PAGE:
Right now Cause Caller is a bit of a blank slate – while I have almost all of America’s federal politicians (Congressional representatives, Senators, etc.) in the database, I am really interested in building state level politicians into it. Causes also need to be added as right now there are only two: the demo cause and SolarOne’s I Heart PV Cause. This is where you can help – if you are or you know any activists looking to organize phone banks, please forward this to them! I’m going to be presenting this project for my thesis at ITP on Friday, May 9th at 12:20pm, so I’ll be incorporating feedback I receive over the next week into the “results” section of my presentation.
Boing Boing readers may remember some static from the State of Oregon about whether their statutes are public or private.
Tim Stanley, the CEO of Justia and myself have had three phone calls with the staff of the Office of the Legislative Counsel, examined their proposed so-called "public" license, and believe we've established that we're going to have to agree to disagree. As such, we've retained counsel and referred the matter to him for the next steps.
Readers may be interested in a recent post by William Patry, author of the 7-volume treatise on copyright, on the subject Oregon goes wacka wacka huna kuna. Despite the technical legal words used in the title, he does a great job explaining the basic concepts.
Paul sez, "A couple of days ago, an "educational" documentary aimed at discouraging music piracy was announced in the Australian press. Today it appears that at least one of the artists was lied to about the intent of the piece. Allegedly, he was told the film was to be about trying to survive as a musician and his statements were spun to present the view that the life of an artist is made more difficult by the downloading of his work. The closing quote is great:
I'm from a punk rock band, it's all about getting your music out any way you can - you don't make money from the record, the record companies make the money from the record. If they can't make money these days because they haven't come onside with the way the world is going, it's their own problem.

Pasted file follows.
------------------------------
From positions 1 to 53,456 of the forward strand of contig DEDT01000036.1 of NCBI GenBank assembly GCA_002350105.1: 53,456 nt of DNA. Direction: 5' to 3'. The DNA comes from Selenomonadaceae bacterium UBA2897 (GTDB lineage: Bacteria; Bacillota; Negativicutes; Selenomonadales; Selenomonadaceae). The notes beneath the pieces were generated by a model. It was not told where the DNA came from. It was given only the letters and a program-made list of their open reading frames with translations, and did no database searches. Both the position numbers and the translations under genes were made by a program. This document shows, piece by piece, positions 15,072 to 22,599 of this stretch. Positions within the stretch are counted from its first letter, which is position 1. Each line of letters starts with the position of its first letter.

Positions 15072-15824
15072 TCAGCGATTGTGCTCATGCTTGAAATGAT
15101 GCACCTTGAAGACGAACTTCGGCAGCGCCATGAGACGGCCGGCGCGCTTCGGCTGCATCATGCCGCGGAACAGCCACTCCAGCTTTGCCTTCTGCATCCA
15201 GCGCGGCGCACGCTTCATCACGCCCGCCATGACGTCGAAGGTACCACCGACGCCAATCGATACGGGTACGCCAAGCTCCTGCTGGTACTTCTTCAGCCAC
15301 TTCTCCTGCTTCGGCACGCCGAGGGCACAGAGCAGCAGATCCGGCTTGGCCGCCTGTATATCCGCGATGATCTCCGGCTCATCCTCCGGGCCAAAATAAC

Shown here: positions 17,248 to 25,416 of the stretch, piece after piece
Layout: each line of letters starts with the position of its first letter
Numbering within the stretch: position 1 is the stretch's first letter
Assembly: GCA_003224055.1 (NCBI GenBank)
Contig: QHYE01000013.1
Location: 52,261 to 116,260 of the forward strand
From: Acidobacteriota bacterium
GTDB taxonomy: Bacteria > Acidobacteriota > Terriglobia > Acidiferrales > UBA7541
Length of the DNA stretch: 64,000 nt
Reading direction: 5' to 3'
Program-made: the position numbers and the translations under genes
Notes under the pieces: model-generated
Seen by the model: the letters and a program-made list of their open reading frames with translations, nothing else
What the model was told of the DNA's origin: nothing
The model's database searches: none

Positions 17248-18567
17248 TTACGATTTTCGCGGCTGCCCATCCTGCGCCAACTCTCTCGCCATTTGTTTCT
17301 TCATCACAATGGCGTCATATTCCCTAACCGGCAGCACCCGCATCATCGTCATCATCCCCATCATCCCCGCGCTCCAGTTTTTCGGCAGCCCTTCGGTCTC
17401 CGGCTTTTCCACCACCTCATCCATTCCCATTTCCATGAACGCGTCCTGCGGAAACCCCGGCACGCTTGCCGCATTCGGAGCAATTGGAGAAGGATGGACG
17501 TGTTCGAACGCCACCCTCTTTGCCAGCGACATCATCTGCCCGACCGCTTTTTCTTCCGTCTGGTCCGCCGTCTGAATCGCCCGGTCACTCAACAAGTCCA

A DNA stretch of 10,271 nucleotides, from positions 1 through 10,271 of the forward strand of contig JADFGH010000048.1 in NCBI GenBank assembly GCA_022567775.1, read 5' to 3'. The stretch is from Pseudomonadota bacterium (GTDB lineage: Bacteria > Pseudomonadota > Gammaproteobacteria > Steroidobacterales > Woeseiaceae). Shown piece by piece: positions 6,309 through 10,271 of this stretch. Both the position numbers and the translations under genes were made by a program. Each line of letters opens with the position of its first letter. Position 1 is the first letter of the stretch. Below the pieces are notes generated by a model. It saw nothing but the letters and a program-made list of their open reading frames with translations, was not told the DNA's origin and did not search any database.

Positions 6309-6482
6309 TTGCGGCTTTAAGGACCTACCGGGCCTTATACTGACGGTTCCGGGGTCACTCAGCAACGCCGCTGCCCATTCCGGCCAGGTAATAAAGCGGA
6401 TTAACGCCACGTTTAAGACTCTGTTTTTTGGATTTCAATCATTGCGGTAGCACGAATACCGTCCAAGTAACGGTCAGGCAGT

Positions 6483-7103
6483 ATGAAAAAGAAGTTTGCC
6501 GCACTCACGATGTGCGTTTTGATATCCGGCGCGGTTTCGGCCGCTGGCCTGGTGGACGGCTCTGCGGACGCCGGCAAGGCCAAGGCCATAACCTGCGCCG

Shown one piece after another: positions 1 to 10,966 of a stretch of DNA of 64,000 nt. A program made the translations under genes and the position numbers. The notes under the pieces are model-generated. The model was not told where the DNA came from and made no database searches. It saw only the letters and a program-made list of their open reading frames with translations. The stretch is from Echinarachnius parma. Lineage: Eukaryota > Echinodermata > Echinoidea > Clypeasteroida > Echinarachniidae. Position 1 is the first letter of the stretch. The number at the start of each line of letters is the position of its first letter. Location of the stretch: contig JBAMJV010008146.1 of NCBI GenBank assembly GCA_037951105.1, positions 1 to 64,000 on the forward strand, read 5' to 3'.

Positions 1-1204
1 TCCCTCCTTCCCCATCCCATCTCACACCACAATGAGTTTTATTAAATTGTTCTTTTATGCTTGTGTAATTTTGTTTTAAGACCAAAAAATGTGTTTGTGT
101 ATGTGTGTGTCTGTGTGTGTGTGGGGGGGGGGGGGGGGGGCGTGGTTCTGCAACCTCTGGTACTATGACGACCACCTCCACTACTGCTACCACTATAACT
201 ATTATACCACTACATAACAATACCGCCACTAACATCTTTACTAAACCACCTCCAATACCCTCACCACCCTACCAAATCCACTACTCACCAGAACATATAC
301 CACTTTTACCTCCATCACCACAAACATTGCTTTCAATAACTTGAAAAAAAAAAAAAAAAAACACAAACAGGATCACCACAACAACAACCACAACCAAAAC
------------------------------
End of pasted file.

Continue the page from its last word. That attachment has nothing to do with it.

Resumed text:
Prague's Big Sister internet-enabled brothel has long been high on our list of travel destinations ever since our globetrotting siblings at Gridskipper first bought it to our attention a couple of years ago. (But only from a sociological perspective, you understand, not because we want to boink our way to international notoriety via the dozens of video cameras set up throughout the establishment which broadcast the goings-on to tens of thousands of the site's subscribers.) Short of going to Prague or coughing up a $40 monthly membership to join the website, the best way to see what Big Sister is all about is photographer Hana Jakrlova's Big Sister photodocumentary project...
Link to Fleshbot post (nsfw). Shown here, the, ah, polar bear theme room inside the Big Sister brothel.
We're getting close! Jim, our dedicated Bushleaguer, is in his 23rd hour of playing GTA IV for the world record. It was a long, long night but he's nearing the 24th hour. The good news is he's doing surprisingly well, the bad news (in his words) after all this time he's only slept with one hooker.
Other favorite stats:
25.27% of the game completed
34 missions passed
started 23 fires
killed 10 people with bare hands
shot to death 31 times
265.46 is the longest jump distance
1 kill with a molotov cocktail
$50.00 most spent on a date (and although not a big spender he did score 5 times)